How to be a ‘Salty’ Catholic

Stephanie and Brian Packer and their four children

(Fifth Sunday of the Year (A): This homily was given on February 5, 2017 at St. Pius X Church, Westerly, R.I., by Fr. Raymond Suriani.  Read Matthew 5: 13-16.)

[For the audio version of this homily, click here: Fifth Sunday 2017]

She’s definitely a “salty” lady.

Her name is Stephanie Packer.  She’s a 34-year-old Catholic woman who lives in Santa Ana, California with her husband and four children.  She’s also dying.  She was diagnosed in 2012 with scleroderma, an autoimmune condition that was attacking her lungs.  Her doctors told her she had only three years to live.  Well, given the fact that she received that diagnosis four—almost five—years ago now, the doctors were obviously wrong.  But Stephanie continues to struggle physically, and needs very specialized treatment for her illness.  For example, in June of last year (just after California’s law permitting physician-assisted suicide went into effect) Stephanie’s medical team recommended that she be treated with chemotherapy for a period of time.  At first the people at the insurance company agreed to pay for the chemo, but then they refused.  However, they did tell her that they were more than willing to pay for something else: a lethal dose of suicide pills—at the bargain basement price of $1.20.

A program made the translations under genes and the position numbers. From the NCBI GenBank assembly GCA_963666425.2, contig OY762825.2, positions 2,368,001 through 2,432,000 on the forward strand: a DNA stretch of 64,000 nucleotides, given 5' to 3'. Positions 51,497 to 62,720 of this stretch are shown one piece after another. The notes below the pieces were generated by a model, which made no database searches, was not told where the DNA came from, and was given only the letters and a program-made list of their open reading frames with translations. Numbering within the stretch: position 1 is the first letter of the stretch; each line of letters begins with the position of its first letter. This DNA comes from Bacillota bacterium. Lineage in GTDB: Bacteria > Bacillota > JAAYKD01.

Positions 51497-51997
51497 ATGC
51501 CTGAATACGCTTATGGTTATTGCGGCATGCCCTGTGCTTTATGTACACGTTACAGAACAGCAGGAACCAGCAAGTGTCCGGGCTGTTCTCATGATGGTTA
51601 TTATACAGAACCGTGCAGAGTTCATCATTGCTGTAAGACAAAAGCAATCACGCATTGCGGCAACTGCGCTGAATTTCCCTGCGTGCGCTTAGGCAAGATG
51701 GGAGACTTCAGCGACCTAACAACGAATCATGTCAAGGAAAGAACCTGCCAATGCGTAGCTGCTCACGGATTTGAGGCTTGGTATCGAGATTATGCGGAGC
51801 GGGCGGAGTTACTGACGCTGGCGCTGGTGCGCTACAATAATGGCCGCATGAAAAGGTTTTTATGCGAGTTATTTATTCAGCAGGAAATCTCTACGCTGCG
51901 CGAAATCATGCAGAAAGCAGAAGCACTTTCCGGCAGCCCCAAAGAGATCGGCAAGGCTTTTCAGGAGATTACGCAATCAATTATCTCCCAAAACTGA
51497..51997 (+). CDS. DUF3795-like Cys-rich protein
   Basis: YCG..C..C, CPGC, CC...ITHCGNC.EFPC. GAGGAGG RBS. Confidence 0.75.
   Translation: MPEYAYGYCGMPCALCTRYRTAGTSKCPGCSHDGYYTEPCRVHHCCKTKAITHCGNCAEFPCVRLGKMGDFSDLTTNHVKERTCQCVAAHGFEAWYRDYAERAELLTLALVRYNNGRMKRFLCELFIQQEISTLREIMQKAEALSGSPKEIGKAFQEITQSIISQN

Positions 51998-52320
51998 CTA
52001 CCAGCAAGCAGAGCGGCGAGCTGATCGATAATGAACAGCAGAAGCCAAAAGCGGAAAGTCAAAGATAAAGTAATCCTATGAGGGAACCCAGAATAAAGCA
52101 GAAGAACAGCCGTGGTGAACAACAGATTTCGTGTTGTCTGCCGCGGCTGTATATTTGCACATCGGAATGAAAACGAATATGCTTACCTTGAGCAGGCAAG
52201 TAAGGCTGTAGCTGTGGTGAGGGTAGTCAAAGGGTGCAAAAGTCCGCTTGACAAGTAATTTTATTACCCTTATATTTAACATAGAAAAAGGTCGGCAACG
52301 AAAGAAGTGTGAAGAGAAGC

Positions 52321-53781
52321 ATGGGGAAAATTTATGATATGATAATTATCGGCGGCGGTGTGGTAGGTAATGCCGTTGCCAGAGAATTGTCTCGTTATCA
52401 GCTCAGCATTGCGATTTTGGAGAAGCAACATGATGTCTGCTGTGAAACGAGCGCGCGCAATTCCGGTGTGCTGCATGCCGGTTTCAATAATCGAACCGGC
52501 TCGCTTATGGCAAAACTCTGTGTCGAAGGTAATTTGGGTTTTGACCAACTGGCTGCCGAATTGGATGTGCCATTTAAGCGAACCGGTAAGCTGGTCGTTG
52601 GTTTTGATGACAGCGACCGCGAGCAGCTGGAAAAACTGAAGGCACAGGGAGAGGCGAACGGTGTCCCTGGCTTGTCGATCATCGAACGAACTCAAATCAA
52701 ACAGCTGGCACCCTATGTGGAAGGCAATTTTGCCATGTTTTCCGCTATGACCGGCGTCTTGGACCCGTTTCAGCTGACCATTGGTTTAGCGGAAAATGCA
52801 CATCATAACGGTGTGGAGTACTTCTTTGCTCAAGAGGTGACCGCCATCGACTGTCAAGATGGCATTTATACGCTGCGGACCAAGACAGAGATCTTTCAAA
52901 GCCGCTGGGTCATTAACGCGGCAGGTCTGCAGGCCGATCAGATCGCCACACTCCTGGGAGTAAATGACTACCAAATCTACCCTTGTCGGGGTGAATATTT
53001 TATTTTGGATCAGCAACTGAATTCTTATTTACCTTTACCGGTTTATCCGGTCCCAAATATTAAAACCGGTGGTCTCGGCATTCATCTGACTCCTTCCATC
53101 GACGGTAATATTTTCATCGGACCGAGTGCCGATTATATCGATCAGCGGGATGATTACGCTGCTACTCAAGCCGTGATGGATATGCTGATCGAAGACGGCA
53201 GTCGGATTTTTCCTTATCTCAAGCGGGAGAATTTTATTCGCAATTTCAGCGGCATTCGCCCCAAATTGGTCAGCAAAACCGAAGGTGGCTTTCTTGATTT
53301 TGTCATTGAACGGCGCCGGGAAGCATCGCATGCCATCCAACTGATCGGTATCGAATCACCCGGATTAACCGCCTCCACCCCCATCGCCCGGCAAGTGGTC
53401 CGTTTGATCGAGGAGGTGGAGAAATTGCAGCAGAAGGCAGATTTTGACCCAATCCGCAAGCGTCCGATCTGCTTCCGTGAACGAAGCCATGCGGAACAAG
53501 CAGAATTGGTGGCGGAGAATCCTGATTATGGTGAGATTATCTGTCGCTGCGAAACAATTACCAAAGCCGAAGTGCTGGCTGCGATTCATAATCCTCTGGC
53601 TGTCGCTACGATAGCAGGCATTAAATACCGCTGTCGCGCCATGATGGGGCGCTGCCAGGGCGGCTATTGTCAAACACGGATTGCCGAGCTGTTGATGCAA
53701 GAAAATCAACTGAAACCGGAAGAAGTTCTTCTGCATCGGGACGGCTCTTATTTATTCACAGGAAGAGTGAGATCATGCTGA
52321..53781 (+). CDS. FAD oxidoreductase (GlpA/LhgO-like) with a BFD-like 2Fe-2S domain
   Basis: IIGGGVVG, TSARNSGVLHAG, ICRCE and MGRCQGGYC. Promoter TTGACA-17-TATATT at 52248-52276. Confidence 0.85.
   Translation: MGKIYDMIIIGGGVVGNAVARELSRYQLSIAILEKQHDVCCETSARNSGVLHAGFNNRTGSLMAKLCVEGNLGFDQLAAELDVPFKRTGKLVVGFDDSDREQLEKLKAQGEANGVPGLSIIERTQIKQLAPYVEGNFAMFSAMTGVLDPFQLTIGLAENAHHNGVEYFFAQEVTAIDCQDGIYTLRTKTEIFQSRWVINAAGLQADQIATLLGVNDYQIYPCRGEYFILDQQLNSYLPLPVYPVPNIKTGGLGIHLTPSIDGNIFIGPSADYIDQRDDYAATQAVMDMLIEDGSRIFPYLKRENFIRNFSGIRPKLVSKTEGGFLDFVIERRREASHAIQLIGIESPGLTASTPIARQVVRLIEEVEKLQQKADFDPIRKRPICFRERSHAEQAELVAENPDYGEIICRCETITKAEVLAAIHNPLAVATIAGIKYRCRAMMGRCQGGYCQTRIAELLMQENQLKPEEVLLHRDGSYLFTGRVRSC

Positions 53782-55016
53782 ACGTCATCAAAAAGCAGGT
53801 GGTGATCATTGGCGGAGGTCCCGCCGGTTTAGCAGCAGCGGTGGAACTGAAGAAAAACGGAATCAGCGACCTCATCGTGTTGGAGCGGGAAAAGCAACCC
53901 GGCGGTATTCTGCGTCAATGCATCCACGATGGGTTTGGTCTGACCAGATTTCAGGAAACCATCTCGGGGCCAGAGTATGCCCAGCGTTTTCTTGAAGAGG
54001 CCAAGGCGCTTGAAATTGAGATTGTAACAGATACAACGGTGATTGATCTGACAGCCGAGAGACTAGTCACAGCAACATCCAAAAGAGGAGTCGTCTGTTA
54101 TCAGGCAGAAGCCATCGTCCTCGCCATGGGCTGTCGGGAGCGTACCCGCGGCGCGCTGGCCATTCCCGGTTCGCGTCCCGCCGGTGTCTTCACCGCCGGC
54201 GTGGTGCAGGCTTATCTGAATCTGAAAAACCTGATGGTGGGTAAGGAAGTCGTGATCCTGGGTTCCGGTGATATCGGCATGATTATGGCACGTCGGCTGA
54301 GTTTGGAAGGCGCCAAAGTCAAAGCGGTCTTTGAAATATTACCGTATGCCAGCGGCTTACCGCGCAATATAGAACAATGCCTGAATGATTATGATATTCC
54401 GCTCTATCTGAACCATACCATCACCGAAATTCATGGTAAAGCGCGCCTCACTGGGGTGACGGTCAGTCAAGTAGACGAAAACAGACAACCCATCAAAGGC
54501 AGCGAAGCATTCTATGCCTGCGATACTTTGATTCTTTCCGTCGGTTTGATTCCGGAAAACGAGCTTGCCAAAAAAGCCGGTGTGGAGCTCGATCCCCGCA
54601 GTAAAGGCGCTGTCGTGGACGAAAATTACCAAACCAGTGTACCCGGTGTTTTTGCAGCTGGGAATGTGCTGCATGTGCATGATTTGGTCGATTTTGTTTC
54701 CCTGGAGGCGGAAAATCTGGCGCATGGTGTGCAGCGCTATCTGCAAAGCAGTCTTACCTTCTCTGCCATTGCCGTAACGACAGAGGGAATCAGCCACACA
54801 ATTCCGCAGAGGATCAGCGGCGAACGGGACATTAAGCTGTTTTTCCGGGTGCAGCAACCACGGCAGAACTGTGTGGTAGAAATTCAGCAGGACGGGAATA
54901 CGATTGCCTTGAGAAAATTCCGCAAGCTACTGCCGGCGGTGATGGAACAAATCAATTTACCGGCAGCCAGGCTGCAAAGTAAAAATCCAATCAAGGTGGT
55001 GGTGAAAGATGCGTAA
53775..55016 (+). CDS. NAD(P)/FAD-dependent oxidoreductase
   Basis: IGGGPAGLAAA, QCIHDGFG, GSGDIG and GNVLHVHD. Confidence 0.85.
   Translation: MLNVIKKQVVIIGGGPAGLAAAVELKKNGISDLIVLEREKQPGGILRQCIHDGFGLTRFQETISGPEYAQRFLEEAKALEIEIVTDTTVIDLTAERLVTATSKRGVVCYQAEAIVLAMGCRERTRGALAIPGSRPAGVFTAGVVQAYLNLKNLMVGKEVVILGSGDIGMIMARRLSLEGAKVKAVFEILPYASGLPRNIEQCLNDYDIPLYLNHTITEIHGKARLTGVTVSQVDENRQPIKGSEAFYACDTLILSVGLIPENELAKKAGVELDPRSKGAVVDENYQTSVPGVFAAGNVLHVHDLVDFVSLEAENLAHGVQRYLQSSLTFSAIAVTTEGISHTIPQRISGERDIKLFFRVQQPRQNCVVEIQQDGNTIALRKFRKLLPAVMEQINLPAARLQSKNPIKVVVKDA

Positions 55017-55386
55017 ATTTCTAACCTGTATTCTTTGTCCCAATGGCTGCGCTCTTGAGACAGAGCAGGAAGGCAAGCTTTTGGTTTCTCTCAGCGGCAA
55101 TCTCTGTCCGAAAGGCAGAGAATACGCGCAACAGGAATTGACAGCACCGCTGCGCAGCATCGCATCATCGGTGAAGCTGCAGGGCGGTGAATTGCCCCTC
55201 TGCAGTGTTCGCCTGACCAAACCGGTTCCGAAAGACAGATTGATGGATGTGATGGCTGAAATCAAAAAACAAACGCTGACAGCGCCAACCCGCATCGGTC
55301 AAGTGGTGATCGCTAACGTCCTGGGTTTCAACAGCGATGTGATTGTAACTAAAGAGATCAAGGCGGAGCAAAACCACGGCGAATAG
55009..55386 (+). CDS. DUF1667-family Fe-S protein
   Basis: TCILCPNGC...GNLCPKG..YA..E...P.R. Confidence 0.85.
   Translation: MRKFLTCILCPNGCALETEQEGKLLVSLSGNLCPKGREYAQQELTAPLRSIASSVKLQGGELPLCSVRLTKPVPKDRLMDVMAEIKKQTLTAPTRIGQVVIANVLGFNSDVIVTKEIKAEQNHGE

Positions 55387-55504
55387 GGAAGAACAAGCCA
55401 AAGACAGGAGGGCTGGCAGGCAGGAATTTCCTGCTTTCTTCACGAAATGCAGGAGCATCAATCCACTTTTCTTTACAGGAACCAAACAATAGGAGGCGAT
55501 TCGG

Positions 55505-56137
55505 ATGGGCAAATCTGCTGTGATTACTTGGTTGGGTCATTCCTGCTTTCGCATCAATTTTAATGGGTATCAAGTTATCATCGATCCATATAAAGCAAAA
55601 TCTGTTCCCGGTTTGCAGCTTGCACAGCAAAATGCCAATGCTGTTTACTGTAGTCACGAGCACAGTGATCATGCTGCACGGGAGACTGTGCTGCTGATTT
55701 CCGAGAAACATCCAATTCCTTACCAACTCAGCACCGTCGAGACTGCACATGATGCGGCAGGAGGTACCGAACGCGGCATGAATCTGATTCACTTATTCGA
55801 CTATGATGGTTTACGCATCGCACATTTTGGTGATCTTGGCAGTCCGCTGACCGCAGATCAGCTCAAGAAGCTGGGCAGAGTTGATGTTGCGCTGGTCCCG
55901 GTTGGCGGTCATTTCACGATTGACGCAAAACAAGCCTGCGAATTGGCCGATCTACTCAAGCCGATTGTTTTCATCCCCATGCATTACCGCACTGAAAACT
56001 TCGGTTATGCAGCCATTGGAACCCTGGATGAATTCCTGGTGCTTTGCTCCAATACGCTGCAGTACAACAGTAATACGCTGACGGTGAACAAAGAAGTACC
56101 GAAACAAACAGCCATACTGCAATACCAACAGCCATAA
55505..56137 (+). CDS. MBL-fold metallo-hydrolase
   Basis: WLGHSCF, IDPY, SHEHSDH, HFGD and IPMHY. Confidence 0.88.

Maybe they were hoping that she was one of those women who just can’t resist a sale.

Stephanie, not surprisingly, was horrified!  She later said, “It was like someone hit me in the gut.  The most cost-effective solution was now assisted suicide.”

My brothers and sisters, this is why I and so many others have said that this so-called “right-to-die” movement, spearheaded by groups like Compassion & Choices (which used to call itself the Hemlock Society) is a sham.  It’s a lie—because the right-to-die very quickly becomes the DUTY-to-die!

Always and everywhere—you can count on it!

That’s what the agents at the insurance company were saying to Stephanie, was it not?  “Listen, lady, you’re a burden on the system.  You have the duty to get out of the way and let us treat the sick people out there who have at least some hope of recovering from their illnesses.  If you really care about other people, Stephanie, then you’ll save them some money and do yourself in.  Even your family will appreciate it, because you’ll no longer be a burden to them—and they’ll only be out a dollar and twenty cents!”